By Dr. K. Sogawa
A planthopper entomologist who has been doing research on rice planthoppers for more than 35 years in Japan, China and Indonesia.
Recently I have read an interesting book published in Japanese, entitled (in English) Neonicotinoids, Devilish Novel Pesticides and subtitled Silent Summer Without Bees, 235pp, Sangokan, Tokyo. It is written by a Japanese reporter, Syunsuke Funase, who writes on industrial pollution issues. He said in the book that he has been motivated at a young age by Rachel Carson’s “Silent Spring”.
Neonicotinoids are the class of neuro-toxic insecticides modeled after the botanical, nicotine. One such chemical is imidacloprid, a long residual insecticide used widely in rice, which is sold numerous trade names, like Admire, Confidor and Gaucho. See fact sheet.
Mr Funase paid a special attention to the colony collapse disorder (CCD) of honeybees that is affecting pollination activities and how imidacloprid may be playing a significant role in this. CCD is used to describe the abrupt and large scale collapse of beehives by massive disappearance or dying in the USA and EU where imidacloprid is commonly used in agriculture. The book discusses the loss of bees as a sign of disorders in ecosystems and the effects on human health attributed to neonicotinoid insecticides because of the long-residual and easy contamination of food and water.
The organo-phosphorous insecticides, that caused insecticide resistance in and insecticide-induced pest problems in the 1970s and 1980s are being replaced with the neonicotinoid insecticides in the 1990s. Imidacloprid had been introduced with its so called “labor-saving, environment friendly and IPM-compatible” properties and now widely adopted in Asia.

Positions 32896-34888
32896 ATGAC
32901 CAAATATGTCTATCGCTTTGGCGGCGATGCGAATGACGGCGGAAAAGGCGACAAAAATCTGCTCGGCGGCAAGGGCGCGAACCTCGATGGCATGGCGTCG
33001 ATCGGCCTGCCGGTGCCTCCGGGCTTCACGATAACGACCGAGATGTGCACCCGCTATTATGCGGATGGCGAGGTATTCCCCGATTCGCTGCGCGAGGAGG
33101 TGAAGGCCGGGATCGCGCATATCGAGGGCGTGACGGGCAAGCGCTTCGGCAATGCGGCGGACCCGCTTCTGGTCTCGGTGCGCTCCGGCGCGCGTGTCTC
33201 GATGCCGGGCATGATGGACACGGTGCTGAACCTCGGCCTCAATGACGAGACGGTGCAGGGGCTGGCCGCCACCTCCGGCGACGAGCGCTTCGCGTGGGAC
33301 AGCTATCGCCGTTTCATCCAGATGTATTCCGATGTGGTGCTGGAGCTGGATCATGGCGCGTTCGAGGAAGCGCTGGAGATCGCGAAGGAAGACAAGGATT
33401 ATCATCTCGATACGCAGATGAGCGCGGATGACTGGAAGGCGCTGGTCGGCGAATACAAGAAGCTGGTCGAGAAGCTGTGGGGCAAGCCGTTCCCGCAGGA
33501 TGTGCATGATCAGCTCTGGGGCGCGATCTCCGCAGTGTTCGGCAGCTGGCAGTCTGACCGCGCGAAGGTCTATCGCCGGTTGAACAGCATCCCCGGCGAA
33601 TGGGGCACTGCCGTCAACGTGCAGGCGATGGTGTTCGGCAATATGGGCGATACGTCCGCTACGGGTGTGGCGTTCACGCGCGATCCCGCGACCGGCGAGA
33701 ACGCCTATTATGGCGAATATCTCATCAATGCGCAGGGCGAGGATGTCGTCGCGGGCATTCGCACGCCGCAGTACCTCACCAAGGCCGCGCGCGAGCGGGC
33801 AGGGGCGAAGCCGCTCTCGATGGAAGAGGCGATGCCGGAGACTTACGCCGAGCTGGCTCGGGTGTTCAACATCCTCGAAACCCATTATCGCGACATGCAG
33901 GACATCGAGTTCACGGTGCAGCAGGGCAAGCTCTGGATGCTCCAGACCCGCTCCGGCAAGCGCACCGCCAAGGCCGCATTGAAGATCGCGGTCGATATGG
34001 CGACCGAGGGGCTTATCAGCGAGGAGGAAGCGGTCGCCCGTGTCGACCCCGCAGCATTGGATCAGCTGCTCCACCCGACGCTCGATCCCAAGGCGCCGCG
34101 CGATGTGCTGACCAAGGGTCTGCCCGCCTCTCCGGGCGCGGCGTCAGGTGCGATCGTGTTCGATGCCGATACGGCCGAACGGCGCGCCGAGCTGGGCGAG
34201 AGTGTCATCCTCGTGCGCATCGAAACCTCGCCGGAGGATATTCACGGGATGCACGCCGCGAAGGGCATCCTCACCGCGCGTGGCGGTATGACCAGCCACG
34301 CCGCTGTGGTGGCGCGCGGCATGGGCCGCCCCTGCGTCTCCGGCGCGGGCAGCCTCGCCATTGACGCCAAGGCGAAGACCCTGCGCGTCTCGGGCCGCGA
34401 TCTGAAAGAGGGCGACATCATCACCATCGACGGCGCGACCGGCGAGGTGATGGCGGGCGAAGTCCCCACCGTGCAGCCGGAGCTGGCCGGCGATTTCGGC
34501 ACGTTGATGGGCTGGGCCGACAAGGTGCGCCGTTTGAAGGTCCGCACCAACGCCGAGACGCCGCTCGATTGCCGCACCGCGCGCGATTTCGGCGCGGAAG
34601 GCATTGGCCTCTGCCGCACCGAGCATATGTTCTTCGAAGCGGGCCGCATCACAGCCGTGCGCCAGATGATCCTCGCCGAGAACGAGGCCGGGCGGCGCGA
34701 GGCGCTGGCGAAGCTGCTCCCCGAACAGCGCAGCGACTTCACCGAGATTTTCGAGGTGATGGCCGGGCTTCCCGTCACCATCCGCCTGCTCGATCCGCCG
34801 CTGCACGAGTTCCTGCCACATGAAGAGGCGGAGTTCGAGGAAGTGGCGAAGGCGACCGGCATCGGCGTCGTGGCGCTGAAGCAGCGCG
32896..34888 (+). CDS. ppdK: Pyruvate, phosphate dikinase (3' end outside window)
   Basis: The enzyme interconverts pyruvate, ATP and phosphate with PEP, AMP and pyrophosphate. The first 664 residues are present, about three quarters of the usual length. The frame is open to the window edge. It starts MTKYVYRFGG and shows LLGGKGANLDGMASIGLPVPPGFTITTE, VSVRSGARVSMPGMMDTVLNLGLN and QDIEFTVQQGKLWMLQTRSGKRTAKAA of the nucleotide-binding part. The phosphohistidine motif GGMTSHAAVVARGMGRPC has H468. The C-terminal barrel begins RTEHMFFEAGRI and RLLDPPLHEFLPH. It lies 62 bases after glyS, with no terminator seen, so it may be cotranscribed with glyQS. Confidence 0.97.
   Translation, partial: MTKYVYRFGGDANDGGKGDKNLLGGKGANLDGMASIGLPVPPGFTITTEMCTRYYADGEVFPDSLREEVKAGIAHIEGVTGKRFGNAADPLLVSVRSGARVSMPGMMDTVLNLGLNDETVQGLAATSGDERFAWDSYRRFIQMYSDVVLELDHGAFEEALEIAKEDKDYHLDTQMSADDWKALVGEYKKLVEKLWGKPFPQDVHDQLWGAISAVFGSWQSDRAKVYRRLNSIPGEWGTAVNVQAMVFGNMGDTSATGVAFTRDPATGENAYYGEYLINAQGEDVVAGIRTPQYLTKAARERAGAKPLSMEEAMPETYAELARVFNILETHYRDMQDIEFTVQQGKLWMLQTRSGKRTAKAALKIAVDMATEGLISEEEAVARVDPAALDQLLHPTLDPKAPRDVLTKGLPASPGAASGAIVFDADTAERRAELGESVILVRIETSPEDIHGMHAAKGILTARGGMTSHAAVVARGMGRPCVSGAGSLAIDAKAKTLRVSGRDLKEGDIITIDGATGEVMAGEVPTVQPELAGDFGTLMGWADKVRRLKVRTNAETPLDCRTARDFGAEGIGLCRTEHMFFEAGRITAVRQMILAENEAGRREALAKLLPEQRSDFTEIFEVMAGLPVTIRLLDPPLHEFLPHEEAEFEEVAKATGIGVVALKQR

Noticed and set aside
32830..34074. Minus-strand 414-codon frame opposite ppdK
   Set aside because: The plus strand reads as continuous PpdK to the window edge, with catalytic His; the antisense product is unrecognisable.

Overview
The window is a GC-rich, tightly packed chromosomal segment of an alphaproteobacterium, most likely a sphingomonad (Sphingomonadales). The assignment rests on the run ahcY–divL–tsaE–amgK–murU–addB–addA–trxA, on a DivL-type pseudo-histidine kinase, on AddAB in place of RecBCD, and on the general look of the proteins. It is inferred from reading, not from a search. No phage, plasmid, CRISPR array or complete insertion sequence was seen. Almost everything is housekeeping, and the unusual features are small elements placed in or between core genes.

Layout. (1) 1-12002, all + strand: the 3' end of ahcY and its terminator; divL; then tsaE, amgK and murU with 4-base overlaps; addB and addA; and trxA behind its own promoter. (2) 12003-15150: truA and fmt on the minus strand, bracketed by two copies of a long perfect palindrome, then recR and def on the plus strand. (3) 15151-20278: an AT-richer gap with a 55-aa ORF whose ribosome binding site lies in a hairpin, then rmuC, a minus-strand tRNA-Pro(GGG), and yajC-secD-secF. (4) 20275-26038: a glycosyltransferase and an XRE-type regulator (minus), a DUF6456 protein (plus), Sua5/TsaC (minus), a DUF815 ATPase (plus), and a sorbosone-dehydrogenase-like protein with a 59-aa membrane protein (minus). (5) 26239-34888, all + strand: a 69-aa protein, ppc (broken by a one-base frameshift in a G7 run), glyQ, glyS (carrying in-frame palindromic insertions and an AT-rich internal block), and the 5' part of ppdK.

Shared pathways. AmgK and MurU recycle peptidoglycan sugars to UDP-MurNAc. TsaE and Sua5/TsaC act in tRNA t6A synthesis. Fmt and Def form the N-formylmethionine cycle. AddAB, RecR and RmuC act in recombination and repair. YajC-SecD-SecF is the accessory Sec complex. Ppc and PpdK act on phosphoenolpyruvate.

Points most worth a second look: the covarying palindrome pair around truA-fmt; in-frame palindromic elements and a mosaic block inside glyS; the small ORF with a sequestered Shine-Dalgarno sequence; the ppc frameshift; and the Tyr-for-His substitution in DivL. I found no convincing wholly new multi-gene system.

Imidacloprid was first launched as “Admire” to prevent hopperburn by brown planthopper (BPH) in Thailand as early as 1991. Since then, imidaclopriod has been widely used in the paddy fields in the Indochina Peninsula, China and Japan. Today rice planthoppers have developed multiple fold resistance to this chemical.
Imidacloprid (Chinese trade name is Pi-Chong-Lin) has also been an essential component of technical packages for high-yielding hybrid rice technologies in China. In many places, hybrid rice is being commercialized by pesticides/seeds companies together with routine insecticide applications. IRRI will need to pay attention to the ecological impacts of hybrid rice and the use of long-lasting insecticides.
The use of hybrid rice coupled with prophylactic insecticide applications can have dangerous consequences that will repeat the problems of the Green Revolution and is threatening sustainable rice production and IPM-based pest management achieved so far. Although imidacloprid has been introduced as an “IPM-compatible insecticide”, its long-lasting broad spectrum residual effects can have detrimental effects on both pollination and bio-control services.